The train tracks on The Wire...
*Note: This post contains no major plot spoilers for The Wire*
The creator of The Wire, David Simon, has publicly stated that no critic has ever gotten the reason why McNulty and Bunk drank by the train tracks correct and I just wanted to throw in my two cents. I haven’t really read any critic’s take on the train tracks so this might have been said before and much more eloquently, so here goes…
The ultimate message of The Wire is about institutions and the way that nothing ever seems to change on a grander scale. There are always people who are benefited by the system and choose to back that system up instead of advocating for better.
How does the institution tie into the train tracks? I see the train tracks as the system itself. No matter what anyone who rides the train does, they cannot sway from the path that the tracks leads them to.
There’s a scene in The Wire where McNulty stands on the train tracks as the train heads towards him. The only two options he has is to move out the way or let the train kill him. Either way the system to continues on or the system kills him, there is nothing he can do to prevent the system from continuing the same way as it always has.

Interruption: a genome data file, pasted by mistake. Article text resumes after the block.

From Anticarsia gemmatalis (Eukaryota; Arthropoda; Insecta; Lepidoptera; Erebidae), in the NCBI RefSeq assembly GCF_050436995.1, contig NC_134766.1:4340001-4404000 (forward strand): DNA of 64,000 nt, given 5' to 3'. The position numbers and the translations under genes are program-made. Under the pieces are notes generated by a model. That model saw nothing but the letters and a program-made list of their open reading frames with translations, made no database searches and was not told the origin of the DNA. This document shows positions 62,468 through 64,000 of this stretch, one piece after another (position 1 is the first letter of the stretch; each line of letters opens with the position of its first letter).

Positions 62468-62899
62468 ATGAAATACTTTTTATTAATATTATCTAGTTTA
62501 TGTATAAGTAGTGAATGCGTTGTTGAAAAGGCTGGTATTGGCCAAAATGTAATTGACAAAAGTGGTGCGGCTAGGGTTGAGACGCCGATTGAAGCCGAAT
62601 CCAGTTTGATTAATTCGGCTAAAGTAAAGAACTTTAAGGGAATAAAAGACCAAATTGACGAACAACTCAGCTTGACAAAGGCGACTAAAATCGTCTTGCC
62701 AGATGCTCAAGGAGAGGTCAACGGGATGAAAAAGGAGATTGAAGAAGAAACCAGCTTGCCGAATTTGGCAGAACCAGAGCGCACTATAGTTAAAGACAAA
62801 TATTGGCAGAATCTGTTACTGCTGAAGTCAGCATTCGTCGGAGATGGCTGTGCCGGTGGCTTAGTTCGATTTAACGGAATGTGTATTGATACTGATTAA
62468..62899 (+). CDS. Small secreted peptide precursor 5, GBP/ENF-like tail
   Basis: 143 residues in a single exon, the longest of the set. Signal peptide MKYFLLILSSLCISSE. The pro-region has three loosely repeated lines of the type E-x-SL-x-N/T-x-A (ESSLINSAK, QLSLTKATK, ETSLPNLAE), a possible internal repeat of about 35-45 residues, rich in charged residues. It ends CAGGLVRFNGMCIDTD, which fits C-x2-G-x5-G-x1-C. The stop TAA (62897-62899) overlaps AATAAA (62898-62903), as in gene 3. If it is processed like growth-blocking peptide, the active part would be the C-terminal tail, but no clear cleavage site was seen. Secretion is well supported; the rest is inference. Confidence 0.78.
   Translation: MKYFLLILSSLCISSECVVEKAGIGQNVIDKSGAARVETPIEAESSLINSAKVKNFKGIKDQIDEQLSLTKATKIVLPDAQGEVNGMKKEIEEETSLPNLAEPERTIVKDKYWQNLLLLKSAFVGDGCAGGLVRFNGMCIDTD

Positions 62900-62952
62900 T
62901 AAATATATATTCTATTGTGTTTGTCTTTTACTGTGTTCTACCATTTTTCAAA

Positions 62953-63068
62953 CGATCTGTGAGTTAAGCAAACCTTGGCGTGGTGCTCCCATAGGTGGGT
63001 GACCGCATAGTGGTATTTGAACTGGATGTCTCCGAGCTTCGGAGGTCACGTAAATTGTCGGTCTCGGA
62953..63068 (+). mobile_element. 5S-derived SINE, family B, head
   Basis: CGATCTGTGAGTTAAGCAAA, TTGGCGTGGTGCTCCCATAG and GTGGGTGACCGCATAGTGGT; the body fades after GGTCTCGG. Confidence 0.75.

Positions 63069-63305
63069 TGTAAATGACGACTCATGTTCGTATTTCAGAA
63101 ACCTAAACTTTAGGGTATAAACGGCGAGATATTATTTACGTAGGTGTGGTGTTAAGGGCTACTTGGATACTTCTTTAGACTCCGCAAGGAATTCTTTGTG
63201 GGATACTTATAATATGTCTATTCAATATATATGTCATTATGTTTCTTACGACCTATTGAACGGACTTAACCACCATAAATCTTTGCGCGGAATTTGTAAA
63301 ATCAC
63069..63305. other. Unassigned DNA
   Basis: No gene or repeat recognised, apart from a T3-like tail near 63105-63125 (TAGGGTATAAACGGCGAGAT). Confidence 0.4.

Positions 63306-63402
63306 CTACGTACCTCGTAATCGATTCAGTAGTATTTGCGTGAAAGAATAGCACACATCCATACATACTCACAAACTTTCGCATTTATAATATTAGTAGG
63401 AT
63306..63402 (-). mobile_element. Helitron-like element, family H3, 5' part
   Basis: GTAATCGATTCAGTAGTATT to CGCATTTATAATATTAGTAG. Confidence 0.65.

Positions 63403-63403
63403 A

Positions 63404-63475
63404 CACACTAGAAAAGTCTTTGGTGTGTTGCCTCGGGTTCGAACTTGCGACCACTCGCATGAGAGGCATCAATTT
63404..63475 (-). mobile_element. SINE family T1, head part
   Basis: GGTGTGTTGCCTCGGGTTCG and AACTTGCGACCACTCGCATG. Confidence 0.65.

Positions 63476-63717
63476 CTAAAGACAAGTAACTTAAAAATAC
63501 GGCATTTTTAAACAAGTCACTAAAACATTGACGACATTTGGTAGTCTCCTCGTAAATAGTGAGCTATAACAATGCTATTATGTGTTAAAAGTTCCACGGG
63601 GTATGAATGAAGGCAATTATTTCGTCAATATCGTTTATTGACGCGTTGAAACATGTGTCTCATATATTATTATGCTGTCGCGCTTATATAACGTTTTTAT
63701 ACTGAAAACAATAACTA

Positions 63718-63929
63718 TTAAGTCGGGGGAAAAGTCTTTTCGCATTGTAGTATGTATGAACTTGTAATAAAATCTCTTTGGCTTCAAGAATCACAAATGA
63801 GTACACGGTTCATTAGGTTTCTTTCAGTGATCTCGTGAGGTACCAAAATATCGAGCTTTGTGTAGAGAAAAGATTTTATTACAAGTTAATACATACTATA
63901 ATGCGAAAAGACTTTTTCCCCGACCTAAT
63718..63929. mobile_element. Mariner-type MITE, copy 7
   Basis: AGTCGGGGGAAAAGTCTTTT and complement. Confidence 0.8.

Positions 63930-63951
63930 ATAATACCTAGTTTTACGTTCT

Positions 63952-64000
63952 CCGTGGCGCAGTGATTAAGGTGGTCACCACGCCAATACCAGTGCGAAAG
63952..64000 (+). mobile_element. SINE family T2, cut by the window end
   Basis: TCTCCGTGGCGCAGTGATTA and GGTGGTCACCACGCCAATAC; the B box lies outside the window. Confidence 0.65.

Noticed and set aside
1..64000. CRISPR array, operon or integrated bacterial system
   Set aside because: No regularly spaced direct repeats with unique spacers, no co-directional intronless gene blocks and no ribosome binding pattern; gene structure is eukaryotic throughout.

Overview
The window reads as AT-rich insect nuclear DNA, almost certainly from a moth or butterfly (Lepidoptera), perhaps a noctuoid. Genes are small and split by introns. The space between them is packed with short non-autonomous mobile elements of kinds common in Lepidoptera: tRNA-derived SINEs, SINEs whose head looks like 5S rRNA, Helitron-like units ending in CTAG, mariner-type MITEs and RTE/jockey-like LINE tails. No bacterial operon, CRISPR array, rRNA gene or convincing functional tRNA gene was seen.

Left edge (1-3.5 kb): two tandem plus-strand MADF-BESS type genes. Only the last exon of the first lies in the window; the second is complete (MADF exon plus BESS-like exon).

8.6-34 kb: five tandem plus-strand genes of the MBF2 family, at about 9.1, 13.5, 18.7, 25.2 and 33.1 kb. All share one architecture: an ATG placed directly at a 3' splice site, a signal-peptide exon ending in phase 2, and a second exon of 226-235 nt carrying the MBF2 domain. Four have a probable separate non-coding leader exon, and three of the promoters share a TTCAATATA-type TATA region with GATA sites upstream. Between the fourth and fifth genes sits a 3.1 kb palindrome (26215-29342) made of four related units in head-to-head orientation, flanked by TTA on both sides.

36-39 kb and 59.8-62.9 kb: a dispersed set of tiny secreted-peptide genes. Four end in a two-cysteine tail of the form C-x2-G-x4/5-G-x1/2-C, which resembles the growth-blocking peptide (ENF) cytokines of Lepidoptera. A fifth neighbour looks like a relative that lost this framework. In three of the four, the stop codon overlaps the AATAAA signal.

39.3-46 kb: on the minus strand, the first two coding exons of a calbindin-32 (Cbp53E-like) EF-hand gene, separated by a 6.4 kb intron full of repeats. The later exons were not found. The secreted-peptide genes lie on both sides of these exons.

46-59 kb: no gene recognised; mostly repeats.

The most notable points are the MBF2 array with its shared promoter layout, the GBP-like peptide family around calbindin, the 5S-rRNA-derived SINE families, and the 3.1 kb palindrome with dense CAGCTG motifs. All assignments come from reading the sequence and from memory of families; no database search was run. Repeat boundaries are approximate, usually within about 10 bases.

Another big theme of The Wire is how life is cyclical. Similarly, a train essentially only goes around in circles or follows the same path. It is impossible for a train to travel anywhere that its tracks does not take it. The path that it takes is firm, rigid, and set in place, there is no other alternative. Trains are orderly, exactly the way that many institutions in America are.
The railroads in America go so far back that they predate the ban on slavery. The railroads were built on the blood, sweat, and labor of immigrant and slave workers, the same way that the very same institutions running America today continue to exploit not just minorities anymore, but the working class. The common man and woman serve as nothing but tools to keep those in power in control. We don’t have slavery anymore, but in a way we are still enslaved to those who run the system. What greater representation of things not changing is there than the railroads of America?
Anyways, that’s just my theory on the train tracks. I really ought to look up some critic’s views, because this show is just endlessly fascinating. I finished the series months ago and I still can’t stop thinking about it/discussing it with people I know. If you haven’t seen The Wire, I would highly recommend that you do whatever you have to do to watch it. Trust me, you won’t regret it!